Open source – the basis for modern development
It goes without saying that modern applications today are rarely developed from scratch. Open Source Software (OSS) communities are well organized, and licenses are generally quite understandable. So when developers make applications, their first instinct is to use open source. Open source can provide most of the functionality needed for an application, reducing the amount of user code needed to a small part of the code base.
Development teams that recognize that open source enables them to quickly build feature-rich applications still need to be cautious about protecting the OSS libraries embedded in their code. After all, open source is no more or less secure than any other commercial software. Therefore, there is reason to believe that FOSS should be subject to the same level of control to ensure that there are no shiny attack vectors that can be used by bad actors.
Buying developers Means thatis achieved.
One of the biggest challenges for application security teams is the need to guarantee developers’ purchasing power, especially when it comes to protecting their open source libraries. Too often, developers are overwhelmed by the amount of alerts provided by traditional application security tools. This includes Software Composition Analysis (SCA) tools, which analyze the vulnerabilities of applications in open source software libraries. According to Contrast Security 2020’s Application Security Observability Report, on average 55% of open source libraries are not actively used by this application.
To address these issues, application security teams must be able to prioritise vulnerability resolution, taking into account user and open source vulnerabilities. In the case of open source, patches are often implemented as standard with a priority that depends on the severity of common vulnerabilities and impact (CVE). However, this model is not always applicable, depending on where and how this library is used. As a result, application security teams and developers blindly try to determine which vulnerabilities are worth fixing and which are just warning signals (false positives). This means that less time needs to be spent on the necessary corrections.
Compare the approach to safety with that of SCA
Development teams need tools to determine which vulnerable open source libraries are the most dangerous in their applications. This means that the vulnerable libraries called up by the application at runtime, i.e. the libraries most likely to be used by an attacker, are classified. Instead of relying solely on the VCA ranking of the seriousness of the risks, Contrast analyzes the runtime libraries to determine exactly whether the library is actively invoked by the request. It then determines which specific classes, files or modules are used in the library. By demonstrating specific components of the library in use, developers get a much more efficient and effective patch plan – a result that allows application security teams and developers to avoid hours of unnecessary sorting.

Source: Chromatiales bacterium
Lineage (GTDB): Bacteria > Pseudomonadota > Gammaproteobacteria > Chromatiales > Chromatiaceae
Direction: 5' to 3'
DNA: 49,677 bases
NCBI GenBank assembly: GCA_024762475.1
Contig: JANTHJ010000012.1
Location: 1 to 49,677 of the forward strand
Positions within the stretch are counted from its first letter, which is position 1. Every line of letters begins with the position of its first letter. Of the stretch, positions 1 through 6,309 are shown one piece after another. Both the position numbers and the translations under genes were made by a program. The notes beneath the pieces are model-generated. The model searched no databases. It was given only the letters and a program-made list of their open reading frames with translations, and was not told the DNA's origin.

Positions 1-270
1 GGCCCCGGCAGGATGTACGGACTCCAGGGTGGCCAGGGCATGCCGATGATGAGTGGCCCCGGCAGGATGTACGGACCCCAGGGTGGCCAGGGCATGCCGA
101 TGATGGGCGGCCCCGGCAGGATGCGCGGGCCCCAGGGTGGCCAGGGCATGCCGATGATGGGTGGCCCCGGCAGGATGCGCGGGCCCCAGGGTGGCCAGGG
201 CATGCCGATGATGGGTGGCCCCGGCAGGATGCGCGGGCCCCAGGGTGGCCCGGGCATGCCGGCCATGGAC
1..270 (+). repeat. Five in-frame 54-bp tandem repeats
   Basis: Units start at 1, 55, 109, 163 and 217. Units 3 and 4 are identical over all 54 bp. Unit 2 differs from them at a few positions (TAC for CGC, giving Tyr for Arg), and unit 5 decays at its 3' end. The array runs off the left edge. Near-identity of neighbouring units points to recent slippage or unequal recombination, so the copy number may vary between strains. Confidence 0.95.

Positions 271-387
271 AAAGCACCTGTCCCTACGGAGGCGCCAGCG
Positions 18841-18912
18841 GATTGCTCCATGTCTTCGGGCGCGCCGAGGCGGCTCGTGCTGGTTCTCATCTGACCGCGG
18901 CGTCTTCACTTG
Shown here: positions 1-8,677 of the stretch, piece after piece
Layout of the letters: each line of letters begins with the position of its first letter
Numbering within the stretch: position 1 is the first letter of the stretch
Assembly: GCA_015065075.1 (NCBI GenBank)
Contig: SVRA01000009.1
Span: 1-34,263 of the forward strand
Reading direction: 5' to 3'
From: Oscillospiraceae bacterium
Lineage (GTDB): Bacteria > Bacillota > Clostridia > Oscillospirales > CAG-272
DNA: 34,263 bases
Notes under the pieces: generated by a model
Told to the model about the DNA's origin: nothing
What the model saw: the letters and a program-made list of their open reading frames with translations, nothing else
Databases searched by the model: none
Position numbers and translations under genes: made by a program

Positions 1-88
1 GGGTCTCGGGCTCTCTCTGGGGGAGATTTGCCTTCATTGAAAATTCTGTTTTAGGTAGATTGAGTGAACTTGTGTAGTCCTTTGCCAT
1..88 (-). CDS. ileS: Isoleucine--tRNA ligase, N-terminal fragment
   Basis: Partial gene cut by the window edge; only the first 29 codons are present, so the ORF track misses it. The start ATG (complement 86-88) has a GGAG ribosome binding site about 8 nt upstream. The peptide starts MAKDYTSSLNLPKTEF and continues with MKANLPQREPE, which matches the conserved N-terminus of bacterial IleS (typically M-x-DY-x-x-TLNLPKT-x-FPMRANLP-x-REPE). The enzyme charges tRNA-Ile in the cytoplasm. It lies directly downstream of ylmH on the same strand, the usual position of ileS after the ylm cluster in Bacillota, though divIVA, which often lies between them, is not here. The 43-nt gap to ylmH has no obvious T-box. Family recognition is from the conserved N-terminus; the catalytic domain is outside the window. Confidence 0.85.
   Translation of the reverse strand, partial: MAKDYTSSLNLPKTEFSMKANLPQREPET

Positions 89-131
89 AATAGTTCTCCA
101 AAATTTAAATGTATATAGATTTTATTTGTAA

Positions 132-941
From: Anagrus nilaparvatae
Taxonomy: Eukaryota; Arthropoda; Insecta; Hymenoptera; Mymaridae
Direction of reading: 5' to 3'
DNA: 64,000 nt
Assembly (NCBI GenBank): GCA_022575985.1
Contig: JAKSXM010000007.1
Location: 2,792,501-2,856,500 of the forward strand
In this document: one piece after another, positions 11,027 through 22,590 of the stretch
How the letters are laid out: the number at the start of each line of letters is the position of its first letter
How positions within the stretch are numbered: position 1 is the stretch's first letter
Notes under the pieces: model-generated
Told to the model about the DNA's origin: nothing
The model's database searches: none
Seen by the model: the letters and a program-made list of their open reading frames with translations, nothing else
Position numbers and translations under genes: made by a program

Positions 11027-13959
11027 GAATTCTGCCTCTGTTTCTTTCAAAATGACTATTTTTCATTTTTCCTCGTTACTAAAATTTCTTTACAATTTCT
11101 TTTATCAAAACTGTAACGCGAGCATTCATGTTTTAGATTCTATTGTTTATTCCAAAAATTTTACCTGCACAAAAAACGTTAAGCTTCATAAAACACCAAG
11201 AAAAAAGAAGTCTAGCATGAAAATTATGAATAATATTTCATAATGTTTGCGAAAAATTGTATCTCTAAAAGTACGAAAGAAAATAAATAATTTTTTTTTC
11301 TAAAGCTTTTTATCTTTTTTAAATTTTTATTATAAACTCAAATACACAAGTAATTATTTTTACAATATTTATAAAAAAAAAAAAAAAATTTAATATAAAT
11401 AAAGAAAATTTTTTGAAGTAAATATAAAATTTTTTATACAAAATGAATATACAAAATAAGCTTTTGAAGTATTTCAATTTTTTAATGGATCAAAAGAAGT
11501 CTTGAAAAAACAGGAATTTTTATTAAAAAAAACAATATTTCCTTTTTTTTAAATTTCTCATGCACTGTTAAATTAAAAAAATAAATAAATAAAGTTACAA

See it in action. By using the contrast-runtime library, you can correct an error faster.
Look, look, look, look, look, look. Contrast of runtime in action: https://share.vidyard.com/watch/tzbBavZmkZzRj2xmeMYA2U ?
Everyone wins if vulnerabilities can be fixed faster than.
Developers will continue to focus on innovative, fast applications that are essential for businesses. Anything that distracts them from this goal will almost always be seen as an obstacle to development. Application security teams can help build goodwill among their fellow developers by easing the burden of searching for security data. The integration of the SCA solution enables developers to automate open source discovery and prioritize library patches based on runtime usage. This will help to create a closer relationship between application security teams and developers, as the workload of all parties involved has been significantly reduced. It’s a win-win situation.
More information about Contrast Software Composition Analysis (CCA) is available in our webinar on request and download the Contrast OSSD data table.
You can also sign up for a free trial to learn how Contrast can help you reduce the burden of backing up your open source resources.
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